{ 10 Tips for Trimming Dining Costs } of opportunity,” says Nick Olla, senior

director of culinary services at Merrill Gardens, where 30 communities feed 4,500 people a day. “We go through $50,000 in bacon

each quarter, and I am on the phone constantly with vendors over that. Maybe 95 percent of those calls go nowhere, but it is worth it for those 5 percent. If I can save 20 cents on a case of bacon, that is real money to me,” he says.

3. Keep it fresh.

“Te secret is to stay true with what has worked for you, and for us that means cooking the food from scratch,” Jeffrey says. “For me, that’s 85 to 90 percent of what we make. If we make rolls, we buy flour. You can buy a box of rolls for $30, you can buy a box of high-end pancakes for $40, but you can buy a 50-pound bag of flour for $25 and you can cook everything you can think of. Same with ground beef. You can make spaghetti


and meat sauce, or Salisbury steak. When you buy the stuff already made, you can’t do that. And you get a better taste and a better presentation when you do it from scratch.”

4. Buy the whole list.

“It starts with your purchasing pro- gram, your entire program, making sure you are getting the most bang for your buck,” says Merry Schellhase, who feeds about 2,000 people a day as VP, dining

and hospitality, for Harbor Retirement Associates. “I recently put together the top 200 items that we purchase from our vendor and sent that out to bid with a lot of dif- ferent GPOs and vendors to have them give their price for comparable products, as well as any rebates or extra savings they were able to give back to me. I looked at the individual pricing, but basically I looked at what the bottom dollar was. Otherwise, you are cherry picking and that takes a long time. In

Can your staff evacuate your patients safely?

They can with the Evac+Chair

The EVAC+CHAIR provides a universal solution for a smooth stairway descent in an emergency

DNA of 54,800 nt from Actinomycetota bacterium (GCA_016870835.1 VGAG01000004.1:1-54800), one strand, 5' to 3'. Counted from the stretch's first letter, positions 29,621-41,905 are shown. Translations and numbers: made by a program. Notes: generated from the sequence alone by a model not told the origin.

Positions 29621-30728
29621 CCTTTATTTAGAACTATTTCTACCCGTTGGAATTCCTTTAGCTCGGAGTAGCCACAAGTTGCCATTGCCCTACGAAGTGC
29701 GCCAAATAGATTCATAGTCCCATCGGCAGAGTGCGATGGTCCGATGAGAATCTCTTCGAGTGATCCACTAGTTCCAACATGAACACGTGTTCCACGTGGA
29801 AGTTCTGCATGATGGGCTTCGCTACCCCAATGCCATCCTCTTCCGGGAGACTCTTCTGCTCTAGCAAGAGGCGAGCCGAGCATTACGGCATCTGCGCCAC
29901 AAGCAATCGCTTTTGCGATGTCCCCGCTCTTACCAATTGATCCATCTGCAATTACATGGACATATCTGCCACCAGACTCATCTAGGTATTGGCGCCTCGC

evacuation. Perfect for Hospitals, Nursing Homes and Assisted Living facilities.

Single user operation requires no lifting or manual handling during the evacuation procedures. Lightweight and easy to use, the EVAC+CHAIR glides effortlessly down stairways for a safe, quick and easy evacuation for persons with limited mobility.


Easy to use One person operation Lightweight Invented in the USA

the end, I found an opportunity for at least 8 percent savings, and we did end up changing vendors.”

5. Big flavors.

To save in the long run, look at the food itself. “If you use bold flavors, you can use less costly ingredients—for example, by doing a Brussels sprout with sriracha sauce, or a normal vegetable with an

upscale herb or spice,” says Dana Fill- more, health-care marketing manager

“It’s about really understanding the job and even break- ing it down to how long the individual tasks take. If you can do that, it creates phenomenal efficiency.”

--Joe Cuticelli, CEO of Sodexo Seniors North America

at Gordon Food Service. “You can use things like lemon zest to increase the flavor value while being able to purchase a less-costly cut of protein and dress that up with these more affordable flavors.”

6. Keep timely records.

Evac+Chair is the world’s No.1 supplier of evacuation chairs.

T: (516) 502-4240 W: E:


Don’t wait weeks to check the check- book. “Make sure you post every purchase you make to a spend-down or a checkbook as soon as you place the order,” Schellhase says. ”You should have a starting figure at the start of each month and every time you spend some money, you should be posting that immediately. Don’t wait for the invoice to come in, because then you’ll forget that you spent that money already.”

7. Manage time and tasks.

Time on the clock drives up expenses, but how to keep headcount down on any given day? “It’s about really under- standing the job and even breaking it down to how long the individual


Page 1  |  Page 2  |  Page 3  |  Page 4  |  Page 5  |  Page 6  |  Page 7  |  Page 8  |  Page 9  |  Page 10  |  Page 11  |  Page 12  |  Page 13  |  Page 14  |  Page 15  |  Page 16  |  Page 17  |  Page 18  |  Page 19  |  Page 20  |  Page 21  |  Page 22  |  Page 23  |  Page 24  |  Page 25  |  Page 26  |  Page 27  |  Page 28  |  Page 29  |  Page 30  |  Page 31  |  Page 32  |  Page 33  |  Page 34  |  Page 35  |  Page 36  |  Page 37  |  Page 38  |  Page 39  |  Page 40  |  Page 41  |  Page 42  |  Page 43  |  Page 44  |  Page 45  |  Page 46  |  Page 47  |  Page 48  |  Page 49  |  Page 50  |  Page 51  |  Page 52